Last week I read Dan Brown's latest, Inferno. I wouldn't recommend it, too formulaic and dependent on plot gimmicks. I'm probably cured from wanting to read any more page turner fiction, at least for the time being. But it does raise some questions that people should ask themselves once in a while. In a bit I will discuss some of those. Yesterday we went to see The Big Short, which though the story is preposterous and at a macro level already is completely familiar based on the events of the last decade, is mainly true and a fairly compelling, if disturbing, tale. The book by Michael Lewis on which the movie is based is non-fiction. This movie also raises some interesting issues, especially if you ask whether any of those apply outside the financial arena. I will get to those as well. In the process, I will try to connect the stories in the issues they raise.
Without giving away any of the plot, Inferno has as its basis the issue of overpopulation and whether the imperative taught to us in Genesis, "Be fruitful and multiply" is no longer applicable because we've reached the limits implied by the Malthusian Hypothesis. Indeed, we may already be beyond those limits. The question is whether individuals and their families being fruitful is consistent with the species, homo sapiens, being fruitful. If you took the species perspective, of if you prefer the perspective of future generations beyond our own and our children's generation, what view of population would you hold?
The naive Malthusian Hypothesis has a more modern day counterpart in the Simon- Ehrlich wager. Ehrlich, as people my generation will remember, authored The Population Bomb. Simon was actually on the faculty in the Economics Department when I started at Illinois. He is also well known for encouraging airlines to overbook their flights and then pay people to take a later flight when in fact there are more passengers at the gate than there are seats on the plane. In the bet with Ehrlich Simon's argument is that substitutes would emerge, so that Hotelling's model of extraction of a non-renewable resource would not give an accurate prediction of real-world resource prices.
If I can add my own little bit of analysis here, none of these arguments tell us how long it should take to observe these consequences of scarcity, nor do they tell us how macro-economic business cycle effects should be accounted for in this discussion. OPEC scared everyone in the 1970s, so people were prone to embrace the Ehrlich argument then. But the second oil price hike, coupled with Volker's tight money policy to wrest inflation out of the economy induced a recession, certainly in the U.S., perhaps worldwide. That reduced demand for all non-renewables near term.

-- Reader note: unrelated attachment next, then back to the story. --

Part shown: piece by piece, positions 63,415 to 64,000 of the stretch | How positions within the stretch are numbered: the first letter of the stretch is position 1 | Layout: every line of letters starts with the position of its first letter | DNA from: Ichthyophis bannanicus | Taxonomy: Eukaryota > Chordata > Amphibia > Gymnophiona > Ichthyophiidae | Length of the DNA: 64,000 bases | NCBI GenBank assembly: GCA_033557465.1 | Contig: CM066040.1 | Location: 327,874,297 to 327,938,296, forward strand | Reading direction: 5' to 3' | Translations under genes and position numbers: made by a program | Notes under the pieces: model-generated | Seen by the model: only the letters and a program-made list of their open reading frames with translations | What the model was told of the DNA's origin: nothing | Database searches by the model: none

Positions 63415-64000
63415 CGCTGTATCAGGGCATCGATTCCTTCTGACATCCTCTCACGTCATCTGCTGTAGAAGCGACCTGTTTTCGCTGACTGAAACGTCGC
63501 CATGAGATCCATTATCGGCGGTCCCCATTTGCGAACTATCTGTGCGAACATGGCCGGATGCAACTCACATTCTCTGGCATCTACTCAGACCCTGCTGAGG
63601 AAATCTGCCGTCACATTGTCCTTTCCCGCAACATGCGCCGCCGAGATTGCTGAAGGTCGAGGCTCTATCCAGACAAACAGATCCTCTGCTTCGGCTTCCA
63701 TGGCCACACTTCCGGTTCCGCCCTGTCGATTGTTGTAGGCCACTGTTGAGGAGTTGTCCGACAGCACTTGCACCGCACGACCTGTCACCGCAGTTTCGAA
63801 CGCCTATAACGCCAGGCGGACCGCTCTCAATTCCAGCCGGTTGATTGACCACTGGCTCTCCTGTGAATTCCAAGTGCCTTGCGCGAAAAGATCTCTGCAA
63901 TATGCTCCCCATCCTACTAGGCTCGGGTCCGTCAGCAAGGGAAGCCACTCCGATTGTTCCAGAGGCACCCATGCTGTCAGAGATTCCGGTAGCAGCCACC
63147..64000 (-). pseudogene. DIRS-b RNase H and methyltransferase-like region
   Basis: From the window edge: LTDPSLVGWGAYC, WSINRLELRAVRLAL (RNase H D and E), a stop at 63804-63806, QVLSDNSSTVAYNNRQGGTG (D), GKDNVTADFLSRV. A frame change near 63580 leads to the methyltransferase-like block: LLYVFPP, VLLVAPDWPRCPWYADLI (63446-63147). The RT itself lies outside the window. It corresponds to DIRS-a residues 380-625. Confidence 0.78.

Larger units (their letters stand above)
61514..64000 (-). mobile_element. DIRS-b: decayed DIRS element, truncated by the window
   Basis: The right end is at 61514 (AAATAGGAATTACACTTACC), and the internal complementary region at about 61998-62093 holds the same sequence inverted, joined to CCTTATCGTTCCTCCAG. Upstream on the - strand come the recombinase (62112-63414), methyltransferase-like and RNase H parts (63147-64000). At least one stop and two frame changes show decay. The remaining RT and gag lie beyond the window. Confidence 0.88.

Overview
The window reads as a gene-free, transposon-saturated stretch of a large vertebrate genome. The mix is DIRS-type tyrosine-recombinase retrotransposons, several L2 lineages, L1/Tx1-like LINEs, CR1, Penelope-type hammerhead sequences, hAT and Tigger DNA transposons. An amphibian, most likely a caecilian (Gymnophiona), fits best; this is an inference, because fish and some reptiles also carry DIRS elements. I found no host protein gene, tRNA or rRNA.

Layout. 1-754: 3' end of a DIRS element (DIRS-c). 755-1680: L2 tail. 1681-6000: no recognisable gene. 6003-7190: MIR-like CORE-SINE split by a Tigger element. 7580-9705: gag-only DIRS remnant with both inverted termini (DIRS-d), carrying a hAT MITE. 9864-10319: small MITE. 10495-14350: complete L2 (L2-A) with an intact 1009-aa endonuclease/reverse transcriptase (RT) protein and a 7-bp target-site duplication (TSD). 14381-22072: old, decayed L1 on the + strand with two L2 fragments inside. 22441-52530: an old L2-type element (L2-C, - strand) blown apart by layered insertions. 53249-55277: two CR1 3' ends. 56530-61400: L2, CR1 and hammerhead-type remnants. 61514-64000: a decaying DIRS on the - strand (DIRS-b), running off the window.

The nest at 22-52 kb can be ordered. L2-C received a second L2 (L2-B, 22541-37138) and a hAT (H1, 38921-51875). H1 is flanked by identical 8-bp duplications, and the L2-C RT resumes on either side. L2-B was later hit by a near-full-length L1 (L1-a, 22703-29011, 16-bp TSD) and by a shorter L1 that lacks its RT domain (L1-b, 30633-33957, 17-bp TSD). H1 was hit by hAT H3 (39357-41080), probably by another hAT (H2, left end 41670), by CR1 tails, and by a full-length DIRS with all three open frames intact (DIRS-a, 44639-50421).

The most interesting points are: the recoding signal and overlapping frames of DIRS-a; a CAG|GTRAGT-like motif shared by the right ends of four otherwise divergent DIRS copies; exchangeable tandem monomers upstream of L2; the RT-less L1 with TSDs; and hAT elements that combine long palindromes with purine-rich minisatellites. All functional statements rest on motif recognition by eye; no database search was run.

In any event, I think it better to consider the issue more one of demography than overpopulation per se and thus consider many different dimensions of the issue. These include the age distribution of the population, the geographic distribution of the population, and the income distribution of the population, among other possible dimensions of the issue (literacy seems to me to be a big one, the religiosity of people another big one). With this one can begin to ask whether we as individuals can modify our behavior in ways that will improve the welfare of the species and what sort of modifications that would take? Alternatively, we might posit that each of us is so wrapped up in our own little universe that it will be impossible to expect that sensible changes in our behavior will emerge and that quite the contrary should be predicted.
This is a good point in my piece to segue to The Big Short. It is first and foremost a story about venality and utter disregard for our fellow human beings. This is then coupled with cluelessness or not-so-benign neglect. The story is about the workings on Wall Street and its relationship with the housing market. It is a story which confirms that money is the root of all evil. As I've written about the macroeconomics previously in a post called Comments on Inside Job, let me talk about what is fundamentally new in Lewis' book. The people who discovered early on that the housing market would fail are the ones who played the big short. In other words, they capitalized on their knowledge by making a financial killing, as the overall market and the economy as a whole completely tanked.
At issue is how these people were able to learn these things early why policy makers remained completely in the dark, or if not that, why the policy makers did essentially nothing to ward off the disaster ahead of time. Related to this is how the big banks, motivated by greed, exacerbated the problem to such a degree as to push the system beyond the brink. Alternatively, banks took such a hands off approach with their own traders that they couldn't insulate themselves from colossal bonehead investments. In the movie version of the story, the few people who played the big short successfully did so because they looked at the situation for what it was and disregarded the conventional wisdom when it clearly ran afoul of reality. In contrast, most people simply trusted the conventional wisdom, ultimately to their own detriment.